Chris Swagler | January 20th, 2022

White Rabbit Ransomware

White Rabbit, a new ransomware family, was discovered in the wild. Research findings indicate White Rabbit could be a side-operation of FIN8, a financially motivated threat group that targets financial companies and deploys point-of-sale (POS) malware to steal credits card details.

A ransomware expert publicly mentioned the ransomware in a tweet, seeking a sample of the malware. According to researchers, a sample of the White Rabbit ransomware was obtained during an attack on a US Bank in 2021. The sample reveals that the ransomware executable is a small payload, a 100 KB file, and a password is required on the command line execution to decrypt the malicious payload. Other ransomware groups, including Egregor, MegaCortex, and SamSam previously used the password to execute the malicious payload. The ransomware will scan all folders on the device and encrypt targeted files once the payload is executed with the correct password then create a ransom note for each encrypted file. A file called test.txt can be encrypted as test.txt.scrypt, and the group will create a ransom note called test.txt.scrypt.txt.

Removable and network drives are also targeted while the ransomware is encrypting a device, with Windows system folders excluded from the encryption process to prevent rendering the operating system unusable. A ransom note notifies victims that their files have been exfiltrated and will be published and/or sold if victims don’t pay the ransom demands. Victims have four days to pay the ransom before the threat actors threaten to send the stolen data to data protection authorities, which can result in data breach GDPR (General Data Protection Regulation) penalties. While victims are offered a live chat communication channel with the threat actors on a Tor negotiation site, the stolen files’ evidence is uploaded to services like “paste[.]com” and “file[.]” to display proof of stolen data.

According to a report, evidence was discovered in the ransomware’s deployment stage connecting the “White Rabbit” ransomware to the FIN8 hacking group. The ransomware implements a never-before-seen variant of Badhatch (aka “Sardonic”), a FIN8-associated backdoor. Usually, threat actors keep their custom and privately developed backdoors to themselves. According to researchers, a different report confirmed the findings of Badhatch in “White Rabbit” attacks and noticed PowerShell artifacts to FIN8-associated activity. The researchers identified numerous TTPs suggesting that White Rabbit, if it’s a FIN8 independent operation, is working closely with or imitating more established threat groups.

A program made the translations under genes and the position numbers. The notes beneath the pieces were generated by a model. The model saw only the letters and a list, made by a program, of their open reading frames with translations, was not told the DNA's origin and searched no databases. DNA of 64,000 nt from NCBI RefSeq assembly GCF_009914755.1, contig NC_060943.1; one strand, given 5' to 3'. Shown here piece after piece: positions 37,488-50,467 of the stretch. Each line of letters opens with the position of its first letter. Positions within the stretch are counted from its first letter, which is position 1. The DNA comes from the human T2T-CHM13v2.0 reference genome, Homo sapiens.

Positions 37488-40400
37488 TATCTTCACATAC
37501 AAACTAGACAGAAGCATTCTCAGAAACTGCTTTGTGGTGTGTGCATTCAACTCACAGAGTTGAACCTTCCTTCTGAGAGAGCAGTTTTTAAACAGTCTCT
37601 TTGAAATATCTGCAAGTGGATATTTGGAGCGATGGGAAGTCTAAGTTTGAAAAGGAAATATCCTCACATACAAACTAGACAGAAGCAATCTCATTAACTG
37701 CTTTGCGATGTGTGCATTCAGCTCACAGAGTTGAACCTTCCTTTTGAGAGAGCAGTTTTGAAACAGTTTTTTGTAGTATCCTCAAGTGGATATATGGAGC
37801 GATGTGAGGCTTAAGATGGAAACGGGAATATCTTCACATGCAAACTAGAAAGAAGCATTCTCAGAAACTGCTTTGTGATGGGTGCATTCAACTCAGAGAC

Even though White Rabbit is targeting only a few companies, it’s considered an emerging ransomware threat that could become a dangerous menace to companies in the future. Companies can contain the threat by deploying cross-layered detection and response solutions, creating an incident response playbook for attack prevention and recovery, and conducting ransomware attack simulations to identify gaps and evaluate performance. Furthermore, companies should keep all data backed up offline and frequently test the performance of their backup procedures.

Companies should remain vigilant on the current threat landscape and take the necessary security measures to prevent potential ransomware threats like White Rabbit from stealing data. At SpearTip, our advisory services identify the risks that matter in real-world cyberattacks and provide companies with first-hand knowledge and expertise of vulnerabilities being leveraged by threat actors to exploit environments. Our ShadowSpear Platform is an unparalleled resource working tandem with our certified engineers with the capability to identify threats, neutralize malware, and counter adversaries 24/7 at our Security Operations Centers.

If your company is experiencing a breach, call our Security Operations Centers at 833.997.7327 to speak directly with an engineer.